The family court granted the adoption petition. However, the respondent learned that several crucial facts had not been disclosed, including the respondent’s role in the surrogacy process and his action for joint custody of the child. The respondent moved to vacate the adoption because he argued that he was entitled to notice of the adoption and a hearing because he had parental rights under New York law. The family court granted the respondent’s motion to vacate under New York Domestic Relations Law Section 114(3).

https://www.newyorkdivorceattorney-blog.com/files/2017/09/Screen-Shot-2017-09-18-at-3.00.44-PM-300x202.pngChild abuse is taken very seriously under New York law. In fact, certain professionals are required to report suspected cases of child abuse or maltreatment. The law grants qualified immunity to a professional making reports of suspected child abuse. However, a recent New York lawsuit alleged that a false report about the plaintiff’s medical condition led to the removal of her two children from her custody. This case highlights the New York child custody implications of the mandatory reporting statute.

The plaintiff was brought to the emergency room by New York City police officers. She was in emotional turmoil after being sexually assaulted on the subway that morning. Medical professionals in the emergency room allegedly inaccurately diagnosed the plaintiff as suffering from schizophrenia, bi-polar disorder, and manic depression personality disorder and advised New York City Child Protective Services of the diagnosis.

The plaintiff filed a lawsuit alleging that the medical professionals improperly disclosed her medical diagnosis to CPS and caused the authorities to remove the plaintiff’s two sons, aged four and nine, from her care and custody and place them in foster care. The lawsuit named the hospital and her doctor as defendants (Parra v. Beth Israel Med. Ctr., 2017 NY Slip Op 30782 – NY: Supreme Court 2017).

family-timeAs previously discussed on this blog, New York’s highest court recently issued the landmark New York child custody decision Matter of Brooke S.B., which expanded the definition of a “parent” under Section 70 of the New York Domestic Relations Law. The court ruled that a same-sex partner of a child’s biological parent could be considered a “parent,” if the parties agreed to share child-raising responsibilities. Following that ruling, a New York court decided Gunn v. Hamilton, which applied Matter of Brooke S.B. to determine custody of a same-sex couple’s adopted child.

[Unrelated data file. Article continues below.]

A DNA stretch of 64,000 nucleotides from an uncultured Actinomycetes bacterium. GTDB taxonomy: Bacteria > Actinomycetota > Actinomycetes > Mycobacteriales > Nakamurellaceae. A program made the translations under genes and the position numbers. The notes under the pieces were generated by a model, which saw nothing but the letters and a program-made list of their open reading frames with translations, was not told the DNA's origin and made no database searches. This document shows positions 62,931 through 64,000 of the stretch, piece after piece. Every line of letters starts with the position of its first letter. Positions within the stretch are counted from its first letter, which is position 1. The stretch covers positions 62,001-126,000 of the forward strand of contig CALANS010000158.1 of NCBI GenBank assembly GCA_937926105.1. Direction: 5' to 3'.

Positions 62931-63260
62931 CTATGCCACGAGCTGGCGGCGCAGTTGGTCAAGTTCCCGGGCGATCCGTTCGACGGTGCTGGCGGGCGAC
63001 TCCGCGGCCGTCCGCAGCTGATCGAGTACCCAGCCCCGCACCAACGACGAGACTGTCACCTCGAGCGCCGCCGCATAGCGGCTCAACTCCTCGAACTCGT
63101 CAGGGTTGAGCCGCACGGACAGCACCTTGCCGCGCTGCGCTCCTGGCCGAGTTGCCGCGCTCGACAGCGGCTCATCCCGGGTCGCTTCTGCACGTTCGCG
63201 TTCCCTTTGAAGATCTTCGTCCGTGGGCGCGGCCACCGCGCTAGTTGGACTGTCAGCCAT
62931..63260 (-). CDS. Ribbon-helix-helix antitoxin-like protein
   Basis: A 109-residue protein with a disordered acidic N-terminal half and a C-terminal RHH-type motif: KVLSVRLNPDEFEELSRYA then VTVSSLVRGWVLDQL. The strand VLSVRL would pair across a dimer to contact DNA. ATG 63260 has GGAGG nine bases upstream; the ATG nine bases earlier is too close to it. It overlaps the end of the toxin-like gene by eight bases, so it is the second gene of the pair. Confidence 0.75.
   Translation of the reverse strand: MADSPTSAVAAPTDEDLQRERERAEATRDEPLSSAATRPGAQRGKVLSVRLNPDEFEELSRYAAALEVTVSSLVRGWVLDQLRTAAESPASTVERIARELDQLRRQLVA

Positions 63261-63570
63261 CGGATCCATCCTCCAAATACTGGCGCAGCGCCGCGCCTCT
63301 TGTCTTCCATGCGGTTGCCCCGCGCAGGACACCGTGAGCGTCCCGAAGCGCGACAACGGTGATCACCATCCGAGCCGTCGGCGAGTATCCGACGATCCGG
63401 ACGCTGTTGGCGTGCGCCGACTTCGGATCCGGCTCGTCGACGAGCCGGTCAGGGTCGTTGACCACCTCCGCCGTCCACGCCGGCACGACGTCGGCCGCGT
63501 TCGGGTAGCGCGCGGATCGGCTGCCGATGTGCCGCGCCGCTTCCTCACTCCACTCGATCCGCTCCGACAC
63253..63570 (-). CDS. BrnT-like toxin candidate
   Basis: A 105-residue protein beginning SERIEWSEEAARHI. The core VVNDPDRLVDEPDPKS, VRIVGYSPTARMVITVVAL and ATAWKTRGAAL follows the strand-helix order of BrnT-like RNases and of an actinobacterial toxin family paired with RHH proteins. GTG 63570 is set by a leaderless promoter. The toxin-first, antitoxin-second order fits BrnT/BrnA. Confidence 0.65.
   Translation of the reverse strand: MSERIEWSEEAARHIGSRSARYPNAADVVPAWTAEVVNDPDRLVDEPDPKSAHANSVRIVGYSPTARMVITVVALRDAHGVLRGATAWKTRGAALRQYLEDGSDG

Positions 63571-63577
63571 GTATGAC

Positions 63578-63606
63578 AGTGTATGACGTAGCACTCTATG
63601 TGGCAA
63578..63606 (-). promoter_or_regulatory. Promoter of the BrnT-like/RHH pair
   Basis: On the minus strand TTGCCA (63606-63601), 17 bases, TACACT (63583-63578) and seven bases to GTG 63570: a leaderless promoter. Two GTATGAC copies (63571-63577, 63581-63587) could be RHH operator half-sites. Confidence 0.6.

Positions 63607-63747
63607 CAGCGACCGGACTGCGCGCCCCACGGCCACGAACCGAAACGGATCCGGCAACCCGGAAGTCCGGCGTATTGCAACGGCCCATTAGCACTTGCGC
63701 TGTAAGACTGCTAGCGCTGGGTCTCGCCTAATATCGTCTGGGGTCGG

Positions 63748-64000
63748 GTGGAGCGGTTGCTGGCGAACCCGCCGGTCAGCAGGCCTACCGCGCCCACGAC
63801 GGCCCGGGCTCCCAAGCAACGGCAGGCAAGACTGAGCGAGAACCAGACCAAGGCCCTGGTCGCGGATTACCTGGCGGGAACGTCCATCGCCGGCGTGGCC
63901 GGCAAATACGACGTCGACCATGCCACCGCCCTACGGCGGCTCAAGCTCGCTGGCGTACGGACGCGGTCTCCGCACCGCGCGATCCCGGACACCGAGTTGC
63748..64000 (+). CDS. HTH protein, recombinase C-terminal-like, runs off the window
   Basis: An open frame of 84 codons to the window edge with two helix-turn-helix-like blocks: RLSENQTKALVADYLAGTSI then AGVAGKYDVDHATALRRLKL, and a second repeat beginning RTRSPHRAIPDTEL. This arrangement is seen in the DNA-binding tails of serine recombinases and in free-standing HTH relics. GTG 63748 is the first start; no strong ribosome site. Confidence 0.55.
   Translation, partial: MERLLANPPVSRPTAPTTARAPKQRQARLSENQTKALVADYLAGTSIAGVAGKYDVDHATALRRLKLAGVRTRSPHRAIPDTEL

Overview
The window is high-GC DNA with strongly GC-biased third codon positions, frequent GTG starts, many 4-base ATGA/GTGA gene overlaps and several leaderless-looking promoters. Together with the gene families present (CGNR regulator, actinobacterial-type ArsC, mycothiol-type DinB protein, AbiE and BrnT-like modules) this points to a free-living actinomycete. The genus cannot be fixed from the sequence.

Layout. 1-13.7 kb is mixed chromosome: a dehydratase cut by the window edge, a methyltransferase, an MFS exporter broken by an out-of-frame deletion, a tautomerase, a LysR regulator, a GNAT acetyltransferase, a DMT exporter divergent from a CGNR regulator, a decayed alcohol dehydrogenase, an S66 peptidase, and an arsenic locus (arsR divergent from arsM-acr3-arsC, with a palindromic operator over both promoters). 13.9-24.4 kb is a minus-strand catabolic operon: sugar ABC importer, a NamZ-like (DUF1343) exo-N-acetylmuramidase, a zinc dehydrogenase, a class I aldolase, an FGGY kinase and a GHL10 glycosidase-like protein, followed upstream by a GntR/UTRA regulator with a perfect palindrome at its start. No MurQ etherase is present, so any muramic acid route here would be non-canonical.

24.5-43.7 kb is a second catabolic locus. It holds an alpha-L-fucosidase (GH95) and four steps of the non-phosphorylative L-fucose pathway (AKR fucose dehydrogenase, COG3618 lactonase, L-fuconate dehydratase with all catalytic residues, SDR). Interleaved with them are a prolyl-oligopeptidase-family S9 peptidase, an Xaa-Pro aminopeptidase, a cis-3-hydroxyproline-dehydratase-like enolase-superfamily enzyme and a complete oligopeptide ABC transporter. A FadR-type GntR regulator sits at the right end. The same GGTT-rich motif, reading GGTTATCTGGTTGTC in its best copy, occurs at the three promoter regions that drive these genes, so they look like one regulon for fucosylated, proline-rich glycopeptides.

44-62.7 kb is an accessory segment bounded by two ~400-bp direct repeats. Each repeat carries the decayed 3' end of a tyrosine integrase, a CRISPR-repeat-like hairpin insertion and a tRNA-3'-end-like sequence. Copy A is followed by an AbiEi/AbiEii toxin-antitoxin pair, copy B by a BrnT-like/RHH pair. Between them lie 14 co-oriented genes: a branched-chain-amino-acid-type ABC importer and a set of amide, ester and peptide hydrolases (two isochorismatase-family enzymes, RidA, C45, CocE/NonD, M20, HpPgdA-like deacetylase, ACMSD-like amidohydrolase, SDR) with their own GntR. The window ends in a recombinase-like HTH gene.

The parties’ relationship began in 2007 and ended in 2009. During the course of their relationship, they planned to adopt and raise a child together. However, before they could adopt a child, the relationship deteriorated. In fact, the parties memorialized the breakup with a separation agreement, which was finalized in May 2010.

In the next year, the respondent moved forward with the adoption process and finalized the adoption in August 2011. When the respondent and her adopted child returned to New York, the petitioner became involved in the child’s life. The parties never entered into a formal custody sharing agreement, and when the respondent decided to move from New York to England, the petitioner filed a lawsuit for joint custody, the setting of a visitation schedule, and ancillary relief.

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cake on tableIn a recent opinion, a New York court considered whether the dismissal of a petition alleging that two guardians of a minor engaged in neglect and corporal punishment was appropriate.